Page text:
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Encyclopedia > Iroquoian

The Iroquoian languages are a Native American language family. The family includes the languages of the Iroquois Confederacy (including the extinct Mingo language), as well as Cherokee.


Every language in this family has at least one nasal vowel phoneme. Cherokee's is a nasal schwa, written in transliteration as 'v' (e.g. "Hv?" sounds like "Huh?" nasalized, and means the same thing).


The Iroquois were made up of a group or league of tribes that settled much of the land which presently spans from western New York to western Ohio. They were not nomadic but preferred to live in villages with houses built of saplings and bark or thatch commonly called long houses. Food such as corn, squash, beans, and other crops were cultivated and stored in various types of pottery jars. Excavated grains, pottery and other evidence suggests that a typical Indian meal consisted of soup made from different plants and animals, with corn as a staple in their diets.


Some linguists group the Iroquoian languages with the Siouan languages as the Macro-Siouan family, but this larger family is not recognized by a consensus of linguists.


Iroquoian languages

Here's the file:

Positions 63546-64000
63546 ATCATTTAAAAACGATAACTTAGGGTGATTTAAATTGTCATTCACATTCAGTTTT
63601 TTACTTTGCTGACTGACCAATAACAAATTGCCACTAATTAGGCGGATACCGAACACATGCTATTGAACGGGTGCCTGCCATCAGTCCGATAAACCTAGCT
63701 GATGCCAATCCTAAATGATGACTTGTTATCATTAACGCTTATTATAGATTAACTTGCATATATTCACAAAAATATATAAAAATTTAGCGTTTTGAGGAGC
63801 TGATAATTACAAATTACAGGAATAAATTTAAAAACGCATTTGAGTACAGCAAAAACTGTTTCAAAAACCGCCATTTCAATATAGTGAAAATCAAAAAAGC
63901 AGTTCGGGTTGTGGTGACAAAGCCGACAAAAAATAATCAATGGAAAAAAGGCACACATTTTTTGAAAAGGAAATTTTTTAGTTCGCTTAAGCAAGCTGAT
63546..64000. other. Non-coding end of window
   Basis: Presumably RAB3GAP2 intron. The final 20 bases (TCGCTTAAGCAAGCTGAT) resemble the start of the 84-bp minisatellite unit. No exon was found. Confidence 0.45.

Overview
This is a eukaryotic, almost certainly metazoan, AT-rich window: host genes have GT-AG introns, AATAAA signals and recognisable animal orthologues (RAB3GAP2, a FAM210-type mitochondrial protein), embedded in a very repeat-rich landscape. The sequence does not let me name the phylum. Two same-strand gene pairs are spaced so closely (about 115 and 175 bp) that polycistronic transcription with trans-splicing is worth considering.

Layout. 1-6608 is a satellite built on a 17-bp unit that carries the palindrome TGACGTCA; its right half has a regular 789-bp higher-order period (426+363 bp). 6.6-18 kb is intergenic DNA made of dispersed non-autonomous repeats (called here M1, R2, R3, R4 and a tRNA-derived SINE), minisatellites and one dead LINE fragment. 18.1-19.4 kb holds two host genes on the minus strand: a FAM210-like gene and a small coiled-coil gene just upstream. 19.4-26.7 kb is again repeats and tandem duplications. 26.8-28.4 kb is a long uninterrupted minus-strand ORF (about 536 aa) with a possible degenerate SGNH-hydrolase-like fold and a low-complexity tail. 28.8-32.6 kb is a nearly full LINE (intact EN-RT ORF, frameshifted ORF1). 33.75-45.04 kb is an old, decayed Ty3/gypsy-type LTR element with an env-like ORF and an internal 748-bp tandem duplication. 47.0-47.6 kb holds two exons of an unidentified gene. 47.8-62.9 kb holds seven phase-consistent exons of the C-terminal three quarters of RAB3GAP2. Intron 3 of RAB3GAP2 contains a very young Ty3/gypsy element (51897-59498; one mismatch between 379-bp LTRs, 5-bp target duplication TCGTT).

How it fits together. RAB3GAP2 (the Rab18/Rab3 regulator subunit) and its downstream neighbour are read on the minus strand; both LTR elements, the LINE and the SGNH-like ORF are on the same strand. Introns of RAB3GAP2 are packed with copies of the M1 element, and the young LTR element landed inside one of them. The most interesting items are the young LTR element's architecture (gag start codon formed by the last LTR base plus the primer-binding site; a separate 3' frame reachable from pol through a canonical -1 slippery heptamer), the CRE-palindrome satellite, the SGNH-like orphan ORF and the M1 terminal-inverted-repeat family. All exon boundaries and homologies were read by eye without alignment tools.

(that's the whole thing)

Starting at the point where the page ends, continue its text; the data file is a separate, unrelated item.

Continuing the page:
Results from FactBites:
 
Iroquoian languages - Wikipedia, the free encyclopedia (521 words)
The Iroquoian family is composed of eleven languages.
The Meherrin peoples may have spoken an Iroquoian language, but there is not enough data to determine this with certainty.
Some linguists group the Iroquoian languages with the Siouan languages as the Macro-Siouan family, but this larger family is not recognized by a consensus of linguists.
Iroquoian Languages (695 words)
The Iroquoian languages were originally spoken over a very large expanse of territory, including much of the southern Canada (Ontario and Quebec), particularly along the St. Lawrence River and the Great Lakes, through large portions of the Mid-Atlantic states, and down into the Carolinas.
All of the Iroquoian languages today are endangered, to one degree or another, and two of the ten languages above, Huron and Wyandot, are already extinct, with no remaining native speakers.
Among the Northern Iroquoian languages (that is, all of them except Cherokee), the main differences lie in matters of pronunciation, and less so in vocabulary or grammatical structure, so that if someone knows how to speak one of those languages, they can acquire a working knowledge of one of the others with comparatively little effort.
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